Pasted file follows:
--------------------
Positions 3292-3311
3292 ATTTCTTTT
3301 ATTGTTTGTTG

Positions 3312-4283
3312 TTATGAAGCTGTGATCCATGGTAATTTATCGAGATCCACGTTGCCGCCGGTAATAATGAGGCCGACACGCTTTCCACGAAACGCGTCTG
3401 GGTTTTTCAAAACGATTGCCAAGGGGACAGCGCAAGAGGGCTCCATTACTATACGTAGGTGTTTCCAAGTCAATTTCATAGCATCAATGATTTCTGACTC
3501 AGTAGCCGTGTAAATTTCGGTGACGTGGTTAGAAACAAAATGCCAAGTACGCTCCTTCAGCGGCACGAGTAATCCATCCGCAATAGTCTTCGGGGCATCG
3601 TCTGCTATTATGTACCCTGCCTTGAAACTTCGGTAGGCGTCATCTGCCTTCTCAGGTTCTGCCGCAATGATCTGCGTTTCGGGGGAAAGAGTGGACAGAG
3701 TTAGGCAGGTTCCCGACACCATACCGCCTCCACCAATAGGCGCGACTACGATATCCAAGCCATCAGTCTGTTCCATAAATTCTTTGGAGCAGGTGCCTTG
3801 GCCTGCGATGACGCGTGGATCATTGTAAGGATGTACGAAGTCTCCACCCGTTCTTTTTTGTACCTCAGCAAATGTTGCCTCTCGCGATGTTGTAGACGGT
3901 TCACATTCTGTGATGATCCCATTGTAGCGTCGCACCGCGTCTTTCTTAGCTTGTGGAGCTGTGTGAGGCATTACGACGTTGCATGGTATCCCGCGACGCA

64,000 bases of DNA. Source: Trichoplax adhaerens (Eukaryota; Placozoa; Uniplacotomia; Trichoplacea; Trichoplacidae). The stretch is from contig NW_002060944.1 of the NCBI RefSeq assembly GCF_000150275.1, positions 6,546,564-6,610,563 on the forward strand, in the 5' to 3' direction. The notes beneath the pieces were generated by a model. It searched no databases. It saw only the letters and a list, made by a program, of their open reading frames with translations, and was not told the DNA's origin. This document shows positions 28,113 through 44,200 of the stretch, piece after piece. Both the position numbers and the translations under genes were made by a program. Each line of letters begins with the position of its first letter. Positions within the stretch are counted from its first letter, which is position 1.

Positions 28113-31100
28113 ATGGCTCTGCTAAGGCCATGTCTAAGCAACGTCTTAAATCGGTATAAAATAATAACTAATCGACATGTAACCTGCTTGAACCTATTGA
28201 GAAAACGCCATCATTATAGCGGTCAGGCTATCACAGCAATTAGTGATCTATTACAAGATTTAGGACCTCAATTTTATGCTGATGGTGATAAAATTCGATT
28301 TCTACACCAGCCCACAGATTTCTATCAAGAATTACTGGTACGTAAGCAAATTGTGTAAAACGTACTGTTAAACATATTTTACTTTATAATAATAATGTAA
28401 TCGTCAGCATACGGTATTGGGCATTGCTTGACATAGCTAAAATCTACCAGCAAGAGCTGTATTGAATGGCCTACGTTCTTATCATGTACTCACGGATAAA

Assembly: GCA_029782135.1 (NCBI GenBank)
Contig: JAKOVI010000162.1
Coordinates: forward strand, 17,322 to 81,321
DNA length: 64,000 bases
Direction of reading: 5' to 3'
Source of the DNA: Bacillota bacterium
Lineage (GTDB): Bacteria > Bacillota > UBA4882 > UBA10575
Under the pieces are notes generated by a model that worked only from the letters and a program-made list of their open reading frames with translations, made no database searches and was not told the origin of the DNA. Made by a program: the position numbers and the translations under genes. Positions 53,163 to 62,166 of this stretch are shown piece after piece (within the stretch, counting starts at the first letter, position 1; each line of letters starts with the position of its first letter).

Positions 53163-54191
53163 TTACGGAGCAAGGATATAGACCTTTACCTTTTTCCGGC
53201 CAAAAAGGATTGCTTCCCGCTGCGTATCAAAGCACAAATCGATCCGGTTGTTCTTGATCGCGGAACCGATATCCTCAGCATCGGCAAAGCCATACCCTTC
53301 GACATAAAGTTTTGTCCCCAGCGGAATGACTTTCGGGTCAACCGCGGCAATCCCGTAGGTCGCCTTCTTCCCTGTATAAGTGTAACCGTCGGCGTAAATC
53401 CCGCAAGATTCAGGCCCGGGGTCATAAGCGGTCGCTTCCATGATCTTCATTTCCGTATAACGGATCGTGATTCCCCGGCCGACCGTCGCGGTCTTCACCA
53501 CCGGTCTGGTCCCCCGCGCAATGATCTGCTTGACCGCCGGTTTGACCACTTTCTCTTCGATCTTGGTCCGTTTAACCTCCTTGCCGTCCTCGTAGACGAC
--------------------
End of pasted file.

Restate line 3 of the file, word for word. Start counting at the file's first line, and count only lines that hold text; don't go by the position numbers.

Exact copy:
3301 ATTGTTTGTTG